I’ve given her time and I am not willing to break her spirit. The next option is to learn how to deal with her insecurities and WAIT for her to realize that she doesn’t have to be “boss mare” anymore. She is actually very low on the pasture hierarchy. In shows nothing fazes her. New places don’t spook her. This behavior isolates itself to trail riding, and even more specifically the RARE moment where she is convinced she can’t be saved.

Most horses will look to their human for guidance and comfort. This horse does not.
 

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@thecolorcoal I don't find anything you say ridiculous. I do find that you're anthropomorphizing the horse and making excuses for bad behavior (the farrier & horse). What I'm saying to you is not that she can't have some PTSD from the track, she certainly can. Boozer sure did. He never allowed another male on his back after he got me. He'd toss 'em in a heartbeat. They do have learned behaviors from past trauma. What I'm saying though is, she's not being abused now, so don't treat her like she's broken. The more you do, the more she will be.

Every horse is different. Some are different from year to year, some from day to day and others from minute to minute. You have to learn to ride that horse that you're astride at that moment. NO horse will ever be the PERFECT horse. A horse is a living, breathing, sentient creature who loves, hates, fears and can be brave in the face of fear, and is amazingly adaptable to the demands we put on it. Think about it. A herd animal who was born to be prey to some predator allows a predator to climb on its back (the position another predator would take to kill it) and then lets said predator ride it away from its safety zone. And then something happens. An animal pops up out of nowhere, a shiny gum wrapper comes blowing down the trail (aggressively running at the horse), somebody lets go of a load of buckshot in close proximity, there's a pile of stuff in an area where it's never been before, you fill in the blanks with whatever scenario works for you, and that horse with the predator on its back, loses it for a minute or 2. The surprise is that it hasn't lost it earlier, more often and for longer duration. They are hardwired to run first and ask questions later. That's kept them alive for 1000s of years. It isn't ever going to completely be erased, which is why most old horse people will tell you that there's no such thing as a bomb proof horse. EVERY horse will blow under the right set of circumstances. We just have to learn to mitigate the circumstances and deal with the blow up when it happens.

NO horse will look to its rider for guidance 100% of the time. Not gonna happen. And ESPECIALLY when that rider is as green on trail as the horse, the horse is going to act first and question 2nd. And in that instance, yes, you're going to get left in the dust if you try to fight that battle right then. Sometimes the best thing you can do is to ride it out and circle back to the scary thing and work on it from a safe distance. That horse WILL walk through fire for you but a pool noodle on an obstacle over head may cause her to come unhinged. Totally makes NO sense to us, but that's just the way it is. So, we buy pool noodles and put them in various places and configurations and work past the fear with the horse. And then you'll ride past a broken branch hanging out of a tree and the horse will lose it again. EVEN IF YOU'RE RELAXED and not tensed up. And based on everything you've said about your feeling on trail, I'm going to say that your relaxed is still tense compared to how you ride in the arena. She reads that. And if the predator is scared, then the prey better be REALLY scared.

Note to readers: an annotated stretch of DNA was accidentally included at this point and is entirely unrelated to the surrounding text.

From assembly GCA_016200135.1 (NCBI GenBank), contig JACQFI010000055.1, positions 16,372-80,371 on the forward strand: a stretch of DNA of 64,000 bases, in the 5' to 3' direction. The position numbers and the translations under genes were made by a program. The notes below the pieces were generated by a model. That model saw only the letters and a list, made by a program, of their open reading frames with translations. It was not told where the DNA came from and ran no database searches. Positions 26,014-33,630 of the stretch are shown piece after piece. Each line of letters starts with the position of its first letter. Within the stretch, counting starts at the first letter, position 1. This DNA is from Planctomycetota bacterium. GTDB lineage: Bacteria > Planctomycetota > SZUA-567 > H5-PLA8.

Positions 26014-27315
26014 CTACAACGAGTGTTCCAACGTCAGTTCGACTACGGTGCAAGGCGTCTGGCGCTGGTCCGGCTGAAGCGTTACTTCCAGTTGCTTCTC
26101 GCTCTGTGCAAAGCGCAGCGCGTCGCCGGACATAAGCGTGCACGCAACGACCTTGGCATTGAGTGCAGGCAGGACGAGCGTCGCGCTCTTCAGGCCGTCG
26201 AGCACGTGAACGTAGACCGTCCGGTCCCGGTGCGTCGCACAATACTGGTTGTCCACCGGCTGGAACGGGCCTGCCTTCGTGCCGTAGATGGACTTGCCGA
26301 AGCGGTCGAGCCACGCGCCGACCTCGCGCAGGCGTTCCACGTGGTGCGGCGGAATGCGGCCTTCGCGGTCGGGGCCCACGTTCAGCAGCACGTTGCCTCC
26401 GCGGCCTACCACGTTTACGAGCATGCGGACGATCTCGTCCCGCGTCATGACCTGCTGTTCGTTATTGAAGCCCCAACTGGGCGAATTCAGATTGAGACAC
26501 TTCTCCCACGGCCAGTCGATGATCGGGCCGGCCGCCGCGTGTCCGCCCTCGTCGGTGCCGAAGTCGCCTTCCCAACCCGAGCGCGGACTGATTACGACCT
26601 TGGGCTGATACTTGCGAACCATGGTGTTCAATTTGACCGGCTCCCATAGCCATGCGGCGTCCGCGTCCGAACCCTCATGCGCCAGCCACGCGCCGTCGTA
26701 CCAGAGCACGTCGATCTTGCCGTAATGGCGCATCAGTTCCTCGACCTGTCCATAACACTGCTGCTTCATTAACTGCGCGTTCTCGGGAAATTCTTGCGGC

Your horse is anxious and insecure and because you are fearful when out on trail, she's not looking for you to be her leader because in horse logic, you're more scared than she is so she's gotta step up and keep both of you safe. And sometimes that's not a bad thing. Patti and I got in a discussion once where she absolutely would not, beat me til my hair falls off still not gonna, cross this big muddy patch and we had to go back quite a ways to find a way around it. Well, it's a good thing I lost that argument, turns out the mud patch was really quicksand. She trusts me, most of the time she'll do what I say and do it happily, but when she doesn't I've learned to listen. I've also learned that I still have to desensitize her to things every day. And she still gets scared. When that horse kicked the wall yesterday, she squirted out from under me and was on her way AWAY from whatever it was, but when I sat down and started pumping the brakes, she came back to me and we got stopped. But her FIRST inclination was to run and she did. She didn't stop and say, "HIMMM that was a scary noise. Hay Human what should I do?". She ran, then let me tell her it's ok, nothing is chasing you, nothing is going to eat you. But I had to stick with her to get her to do that.